- 1 May 2017 at 4:30 pm #311585Tom RParticipant
Hoping someone here can provide some insight as I haven’t been able to find anything online.
I’m finishing a pine tool cabinet and want to use shellac. After doing a test piece with orange/amber shellac, it came out in a very vibrant orange. I was hoping for some ‘ambering’, but this is really orange. I put on three coats, and it seems to get more orange with each coat. I want at least three coats for sufficient protection.
Tonight I’m going to try some dewaxed blonde shellac to see if I like that better, but was wondering about mixing blonde and orange shellac so I can get enough coats but without the big colour change. Has anyone tried this and knows if it works? I’m also not sure if I should mix the blonde and orange together and then apply it, or apply two coats of blonde and then one of orange (or vice versa). (If it makes a difference to the mixing or order of application, the orange shellac I have access to is waxed, and the blonde is dewaxed.) Has anyone tried anything like this with or without success?
I also plan on putting on paste wax after everything.
Or if you have any ideas on getting a nice pine shellac finish I’d love to hear them!
Thanks a lot for any help or ideas!
Tom1 May 2017 at 4:42 pm #311586EdmundParticipant
Done the same thing. Try the blonde, and let us know what you think after a few coats. If it’s not enough color, you can add a single coat of the orange.1 May 2017 at 8:34 pm #311589David PerrottParticipant
Blonde shellac doesn’t have any color. You can alter the color of shellac by adding in an alcohol soluble dye. You could always use a colored wax over it too.1 May 2017 at 9:26 pm #311590wtwegnerParticipant
Hi Tom. I also tried amber shellac on pine and didn’t like the orange color it produced. Note that the denatured alcohol in the shellac breaks down all the previous layers you’ve already applied, so if you plan to add another coat of blonde shellac, you are effectively mixing the amber and blonde and may lighten it a little, but probably won’t be able to tell a big difference. My experience with shellac is that the blonde will still darken the wood a bit, and may be perfect for what you want your finished project to look like. I recommend taking a rag with straight denatured alcohol to the existing coats already on, stripping them off and allowing you to start with a clean slate. With a scrap piece of pine, you can apply a few coats of the blonde and see if the color is to your liking. If you want it a bit more amber color, you can add some amber shellac to the blonde, a little at a time until you get the color you want. Good luck with your project.2 May 2017 at 3:55 pm #311601Tom RParticipant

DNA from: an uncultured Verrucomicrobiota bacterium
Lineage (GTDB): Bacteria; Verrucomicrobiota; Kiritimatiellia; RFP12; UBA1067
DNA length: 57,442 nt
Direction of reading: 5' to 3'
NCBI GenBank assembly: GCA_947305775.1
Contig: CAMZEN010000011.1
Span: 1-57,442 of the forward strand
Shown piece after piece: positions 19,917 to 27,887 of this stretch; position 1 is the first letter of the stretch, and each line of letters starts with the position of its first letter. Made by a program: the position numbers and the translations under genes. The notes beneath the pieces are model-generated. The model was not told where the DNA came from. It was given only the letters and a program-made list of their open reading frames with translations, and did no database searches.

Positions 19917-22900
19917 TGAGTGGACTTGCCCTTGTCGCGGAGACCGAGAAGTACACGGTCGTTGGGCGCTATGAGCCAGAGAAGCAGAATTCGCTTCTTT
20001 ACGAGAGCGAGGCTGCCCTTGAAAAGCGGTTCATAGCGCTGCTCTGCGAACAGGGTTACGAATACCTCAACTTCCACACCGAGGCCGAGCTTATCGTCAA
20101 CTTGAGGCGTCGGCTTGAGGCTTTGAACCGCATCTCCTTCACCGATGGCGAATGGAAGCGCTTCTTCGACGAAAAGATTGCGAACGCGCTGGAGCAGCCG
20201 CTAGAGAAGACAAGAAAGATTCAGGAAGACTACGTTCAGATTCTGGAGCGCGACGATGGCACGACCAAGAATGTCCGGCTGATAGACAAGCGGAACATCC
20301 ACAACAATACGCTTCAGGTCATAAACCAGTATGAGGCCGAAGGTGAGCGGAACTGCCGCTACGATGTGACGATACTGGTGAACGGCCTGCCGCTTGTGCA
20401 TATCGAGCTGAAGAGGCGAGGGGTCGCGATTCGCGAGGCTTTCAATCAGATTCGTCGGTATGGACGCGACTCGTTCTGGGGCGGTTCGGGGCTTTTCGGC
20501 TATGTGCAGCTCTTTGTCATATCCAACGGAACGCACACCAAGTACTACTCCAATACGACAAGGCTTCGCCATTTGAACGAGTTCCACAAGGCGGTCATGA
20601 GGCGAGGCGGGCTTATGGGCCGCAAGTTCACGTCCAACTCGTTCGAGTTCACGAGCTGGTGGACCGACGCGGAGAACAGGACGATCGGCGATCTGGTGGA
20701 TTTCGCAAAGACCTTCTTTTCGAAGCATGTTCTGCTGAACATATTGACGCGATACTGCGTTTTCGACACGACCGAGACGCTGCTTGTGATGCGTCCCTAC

Thanks, everyone. I tried 4 coats of blonde shellac, which did add some colour and depth to the wood, but not quite as much as I was looking for. I also tried 3 coats of blonde followed by 1 coat of orange, and also a test with 3 coats of a 5:1 mix of blonde-to-orange. Both of these last two options gave very similar results, with a slight ambering of the wood. I think I’ll go with one of these last options.
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